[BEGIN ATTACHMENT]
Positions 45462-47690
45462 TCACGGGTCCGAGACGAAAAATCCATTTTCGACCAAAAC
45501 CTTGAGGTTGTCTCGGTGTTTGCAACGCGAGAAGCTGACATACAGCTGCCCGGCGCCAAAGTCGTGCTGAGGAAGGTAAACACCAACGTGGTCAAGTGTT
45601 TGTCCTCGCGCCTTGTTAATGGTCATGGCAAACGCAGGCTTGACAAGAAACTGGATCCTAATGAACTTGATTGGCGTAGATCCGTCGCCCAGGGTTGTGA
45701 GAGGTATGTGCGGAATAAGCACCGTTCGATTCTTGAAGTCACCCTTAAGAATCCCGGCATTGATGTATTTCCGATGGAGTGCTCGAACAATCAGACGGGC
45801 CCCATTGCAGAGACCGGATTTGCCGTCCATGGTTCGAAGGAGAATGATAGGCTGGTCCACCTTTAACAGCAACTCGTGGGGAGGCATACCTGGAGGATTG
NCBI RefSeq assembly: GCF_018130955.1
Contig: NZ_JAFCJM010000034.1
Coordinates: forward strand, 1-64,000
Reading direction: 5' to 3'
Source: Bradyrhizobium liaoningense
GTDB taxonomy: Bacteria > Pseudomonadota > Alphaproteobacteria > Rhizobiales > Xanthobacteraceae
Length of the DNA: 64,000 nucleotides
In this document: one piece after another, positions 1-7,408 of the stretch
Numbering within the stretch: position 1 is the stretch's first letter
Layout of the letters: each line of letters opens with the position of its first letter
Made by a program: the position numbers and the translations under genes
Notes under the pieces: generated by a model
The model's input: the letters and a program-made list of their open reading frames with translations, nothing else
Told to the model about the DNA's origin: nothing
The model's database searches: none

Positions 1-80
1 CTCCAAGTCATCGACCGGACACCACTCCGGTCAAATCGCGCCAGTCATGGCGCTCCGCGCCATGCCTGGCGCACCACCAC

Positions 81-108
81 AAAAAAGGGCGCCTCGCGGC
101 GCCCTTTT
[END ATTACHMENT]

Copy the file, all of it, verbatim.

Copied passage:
Positions 45462-47690
45462 TCACGGGTCCGAGACGAAAAATCCATTTTCGACCAAAAC
45501 CTTGAGGTTGTCTCGGTGTTTGCAACGCGAGAAGCTGACATACAGCTGCCCGGCGCCAAAGTCGTGCTGAGGAAGGTAAACACCAACGTGGTCAAGTGTT
45601 TGTCCTCGCGCCTTGTTAATGGTCATGGCAAACGCAGGCTTGACAAGAAACTGGATCCTAATGAACTTGATTGGCGTAGATCCGTCGCCCAGGGTTGTGA
45701 GAGGTATGTGCGGAATAAGCACCGTTCGATTCTTGAAGTCACCCTTAAGAATCCCGGCATTGATGTATTTCCGATGGAGTGCTCGAACAATCAGACGGGC
45801 CCCATTGCAGAGACCGGATTTGCCGTCCATGGTTCGAAGGAGAATGATAGGCTGGTCCACCTTTAACAGCAACTCGTGGGGAGGCATACCTGGAGGATTG
NCBI RefSeq assembly: GCF_018130955.1
Contig: NZ_JAFCJM010000034.1
Coordinates: forward strand, 1-64,000
Reading direction: 5' to 3'
Source: Bradyrhizobium liaoningense
GTDB taxonomy: Bacteria > Pseudomonadota > Alphaproteobacteria > Rhizobiales > Xanthobacteraceae
Length of the DNA: 64,000 nucleotides
In this document: one piece after another, positions 1-7,408 of the stretch
Numbering within the stretch: position 1 is the stretch's first letter
Layout of the letters: each line of letters opens with the position of its first letter
Made by a program: the position numbers and the translations under genes
Notes under the pieces: generated by a model
The model's input: the letters and a program-made list of their open reading frames with translations, nothing else
Told to the model about the DNA's origin: nothing
The model's database searches: none

Positions 1-80
1 CTCCAAGTCATCGACCGGACACCACTCCGGTCAAATCGCGCCAGTCATGGCGCTCCGCGCCATGCCTGGCGCACCACCAC

Positions 81-108
81 AAAAAAGGGCGCCTCGCGGC
101 GCCCTTTT